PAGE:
Here is evidence of polemics, and bad polemics at that. He doesn’t deal with the biblical data (all those imperatives in Paul’s letters to CHRISTIANS), but an ad hominem attack. Obviously anyone who wants to deal with God’s commands wants to undermine God’s grace, in his mind. Rather, as a new creature in Christ I now want to please God (before I was primarily concerned with pleasing myself). As a justified man the law no longer condemns me. It still shows me where I fall short of God’s glory, but also points me to God’s glory and what it means to imitate the Father. He writes as if we only hear the law as the old man, not the new man. The law, obviously doesn’t provide any power. The Holy Spirit provides that. According to Paul the problem was never with the law, but with us as sinners. But the legalistic strawman grows wearisome quite quickly. He repeated talks about “the scheme”. of sanctification which is presented in an obviously negative light.

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I’ve been trying to not say anything about Ferguson. There are too many problems at work (obstruction, militarization of the police, racial profiling, riots & looting, racism, media manipulation, social activism …) and our culture has a tendency to be reductionistic. There is also a problem of a lack of knowledge (what are the facts?) as well as understanding.

Let’s start by saying that I am writing this as the white father of a black son (and daughter). I have concerns about when they are older and not with me or their mother. At this moment we don’t live in a community with many African-Americans. The racial issues seem to be more about the white vs. Hispanic or white vs. Native American populations. I grew up in a place where the most common minorities were Puerto Ricans (usually poor) and French Canadians (often middle class).

These realities color my perspective. I understand that. So while I don’t want unarmed teenagers gunned down by police or citizens, whether they are black or white, I have seen too many times when our country has been burned when more facts come out. I remember the Tawana Brawley hoax (thanks Al Sharpton), the fact that Zimmerman was a “white Hispanic” and not just Hispanic who was physically assaulted. I remember the false accusations against the Duke Lacrosse team who while not angels were not rapists either. In other words, there is a growing list of false accusations by one community (and the press) against the other. As a result, I withhold judgment precisely because we’ve been through this before.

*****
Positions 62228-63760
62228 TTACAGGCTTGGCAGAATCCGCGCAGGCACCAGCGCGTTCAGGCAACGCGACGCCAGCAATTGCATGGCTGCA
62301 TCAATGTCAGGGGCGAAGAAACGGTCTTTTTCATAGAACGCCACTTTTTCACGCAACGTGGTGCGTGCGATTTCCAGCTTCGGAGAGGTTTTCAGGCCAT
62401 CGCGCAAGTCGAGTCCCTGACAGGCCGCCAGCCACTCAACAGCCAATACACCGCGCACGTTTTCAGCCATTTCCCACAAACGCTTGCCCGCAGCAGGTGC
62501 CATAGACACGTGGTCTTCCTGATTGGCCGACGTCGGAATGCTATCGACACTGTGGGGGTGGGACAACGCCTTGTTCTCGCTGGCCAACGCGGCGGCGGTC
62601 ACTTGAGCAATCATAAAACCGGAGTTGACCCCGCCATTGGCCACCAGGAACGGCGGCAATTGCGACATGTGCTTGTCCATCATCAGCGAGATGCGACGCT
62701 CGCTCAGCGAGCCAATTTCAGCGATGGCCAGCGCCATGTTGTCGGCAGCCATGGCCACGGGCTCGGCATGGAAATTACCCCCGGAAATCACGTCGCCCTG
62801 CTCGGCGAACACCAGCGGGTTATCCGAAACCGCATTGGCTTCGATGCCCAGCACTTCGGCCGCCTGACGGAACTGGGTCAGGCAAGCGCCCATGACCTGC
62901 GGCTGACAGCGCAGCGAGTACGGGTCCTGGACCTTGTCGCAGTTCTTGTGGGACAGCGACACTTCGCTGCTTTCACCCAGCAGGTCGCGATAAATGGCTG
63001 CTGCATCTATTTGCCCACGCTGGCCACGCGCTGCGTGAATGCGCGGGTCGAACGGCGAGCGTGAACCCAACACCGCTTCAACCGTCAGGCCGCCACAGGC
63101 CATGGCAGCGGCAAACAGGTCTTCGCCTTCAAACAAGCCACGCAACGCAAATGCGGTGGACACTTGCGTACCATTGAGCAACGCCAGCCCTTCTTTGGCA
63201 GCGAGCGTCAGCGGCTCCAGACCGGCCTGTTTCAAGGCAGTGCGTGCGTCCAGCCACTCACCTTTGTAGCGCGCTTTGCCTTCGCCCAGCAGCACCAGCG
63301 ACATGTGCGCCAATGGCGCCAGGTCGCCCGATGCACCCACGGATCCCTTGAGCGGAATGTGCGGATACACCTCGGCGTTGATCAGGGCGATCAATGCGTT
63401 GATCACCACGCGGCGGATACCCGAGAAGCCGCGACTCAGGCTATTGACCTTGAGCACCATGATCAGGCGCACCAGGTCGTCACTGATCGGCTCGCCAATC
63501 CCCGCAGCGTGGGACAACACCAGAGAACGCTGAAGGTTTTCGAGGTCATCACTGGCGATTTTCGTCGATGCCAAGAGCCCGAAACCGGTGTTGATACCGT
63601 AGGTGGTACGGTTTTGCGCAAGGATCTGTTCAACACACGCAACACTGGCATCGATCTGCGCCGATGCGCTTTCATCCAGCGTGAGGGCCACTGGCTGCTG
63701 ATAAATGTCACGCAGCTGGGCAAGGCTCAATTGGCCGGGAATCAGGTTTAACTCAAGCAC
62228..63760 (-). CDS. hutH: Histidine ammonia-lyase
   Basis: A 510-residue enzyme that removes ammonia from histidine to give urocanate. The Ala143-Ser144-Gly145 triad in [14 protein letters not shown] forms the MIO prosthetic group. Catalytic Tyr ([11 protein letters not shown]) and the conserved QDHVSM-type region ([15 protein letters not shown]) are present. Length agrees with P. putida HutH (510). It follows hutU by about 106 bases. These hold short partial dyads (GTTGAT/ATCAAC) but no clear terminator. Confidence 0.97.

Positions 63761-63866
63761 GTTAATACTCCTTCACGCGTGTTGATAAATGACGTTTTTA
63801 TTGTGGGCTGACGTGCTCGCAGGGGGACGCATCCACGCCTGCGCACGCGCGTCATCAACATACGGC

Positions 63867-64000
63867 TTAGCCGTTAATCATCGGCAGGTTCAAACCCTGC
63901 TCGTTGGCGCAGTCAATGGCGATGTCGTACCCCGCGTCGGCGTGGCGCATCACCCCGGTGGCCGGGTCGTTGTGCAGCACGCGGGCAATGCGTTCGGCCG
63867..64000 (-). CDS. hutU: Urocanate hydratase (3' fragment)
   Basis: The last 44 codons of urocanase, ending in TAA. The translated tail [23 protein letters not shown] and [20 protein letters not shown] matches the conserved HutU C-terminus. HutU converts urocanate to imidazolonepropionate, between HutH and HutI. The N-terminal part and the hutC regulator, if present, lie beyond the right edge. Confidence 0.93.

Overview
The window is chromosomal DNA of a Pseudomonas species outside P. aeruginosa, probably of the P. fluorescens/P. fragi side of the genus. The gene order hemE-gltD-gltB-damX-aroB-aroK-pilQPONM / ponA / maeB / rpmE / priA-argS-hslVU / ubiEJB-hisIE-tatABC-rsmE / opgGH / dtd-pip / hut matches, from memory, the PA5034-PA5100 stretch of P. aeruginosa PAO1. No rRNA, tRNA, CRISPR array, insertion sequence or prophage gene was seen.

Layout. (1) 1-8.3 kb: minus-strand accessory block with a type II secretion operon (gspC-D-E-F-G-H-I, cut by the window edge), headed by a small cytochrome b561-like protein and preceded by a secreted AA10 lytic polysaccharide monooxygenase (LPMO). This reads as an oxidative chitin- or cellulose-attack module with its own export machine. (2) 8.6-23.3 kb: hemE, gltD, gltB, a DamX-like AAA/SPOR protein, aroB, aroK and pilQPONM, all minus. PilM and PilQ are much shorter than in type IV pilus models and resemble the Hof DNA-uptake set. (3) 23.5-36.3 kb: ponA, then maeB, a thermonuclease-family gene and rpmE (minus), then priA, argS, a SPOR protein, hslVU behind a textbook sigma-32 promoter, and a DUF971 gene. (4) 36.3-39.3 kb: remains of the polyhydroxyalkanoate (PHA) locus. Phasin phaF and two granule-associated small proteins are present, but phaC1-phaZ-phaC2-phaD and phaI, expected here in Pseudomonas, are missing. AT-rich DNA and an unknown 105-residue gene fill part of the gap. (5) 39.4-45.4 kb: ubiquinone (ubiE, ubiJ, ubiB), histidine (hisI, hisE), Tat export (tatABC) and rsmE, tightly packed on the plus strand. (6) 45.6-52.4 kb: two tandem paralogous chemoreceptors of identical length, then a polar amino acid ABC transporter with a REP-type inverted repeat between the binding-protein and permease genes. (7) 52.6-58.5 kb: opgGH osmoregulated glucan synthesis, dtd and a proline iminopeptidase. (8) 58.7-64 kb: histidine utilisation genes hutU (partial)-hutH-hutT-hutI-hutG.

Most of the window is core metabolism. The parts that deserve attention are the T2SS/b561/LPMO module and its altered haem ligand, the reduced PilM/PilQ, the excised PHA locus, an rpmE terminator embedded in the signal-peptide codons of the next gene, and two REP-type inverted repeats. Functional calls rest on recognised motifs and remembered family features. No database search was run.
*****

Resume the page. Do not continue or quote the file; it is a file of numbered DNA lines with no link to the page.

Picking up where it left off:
As a white man, I see knee jerk reactions (fed by the media AND the police who routinely refuse to release information that could defuse situations). I do want accurate, timely information. I completely understand a community’s desire to get information. I see peaceful protest, like Martin Luther King, Jr. advocated, as the best option. Too often I see violent protests and looting (they make for good headlines, I know). Frustration is vented in the wrong directions, and it ends up looking like Do the Right Thing, Part 2. Misplaced rage is an ugly thing and the wrong people get hurt, financially or physically. I still remember the clips of the Rodney King riots when the man was pulled from the truck and beaten with a cement block.

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I recently picked up a book in an attempt to understand one of my children better so I can parent better. It is a book on the concept of the Highly Sensitive Person (HSP). I heard about the book from a congregant who thought I was a HSP. As I read some of the book this morning, thinking both of my child and my self, I found both confusion and clarity.

My Presuppositions: We are all broken, though in different places and to different degrees. As a result of Adam’s sin, we are not only sinners but we are also affected physically and emotionally. We are a mess, and while Jesus doesn’t keep us as messy we don’t always understand the mess. Is that messy? Some aspects of our brokenness are there from the beginning of our lives. They are genetic. The author mentions this with regard to HSPs. She sees them as “naturally occurring” on the spectrum of sensitivity. There are some, I gather she’d say, who look like HSPs but aren’t: they’ve been traumatized by something. Their increased sensitivity would not be innate, but picked up from their environment or circumstances. Some of our brokenness comes at the hands of others after birth: parents, friends, strangers. It is hard for us, much of the time, to tell which it is.

The Problem of Pop Psychology: Often times symptoms overlap. A condition is describe in such terms that too many people see themselves there. If you read too many books, you can think you’ve got everything. Or just the wrong thing.

Years ago I read Driven to Distraction on the recommendation of a friend who struggled with ADD and saw a similar struggle in me. Don’t confuse ADD with ADHD. I never saw myself as hyperactive, but I struggle to remain focused. I am easily distracted and have a hard time in environments like airplanes for anything much longer than an hour. I get restless leg syndrome, I can’t read anything more engaging than a novel and end up fairly miserable.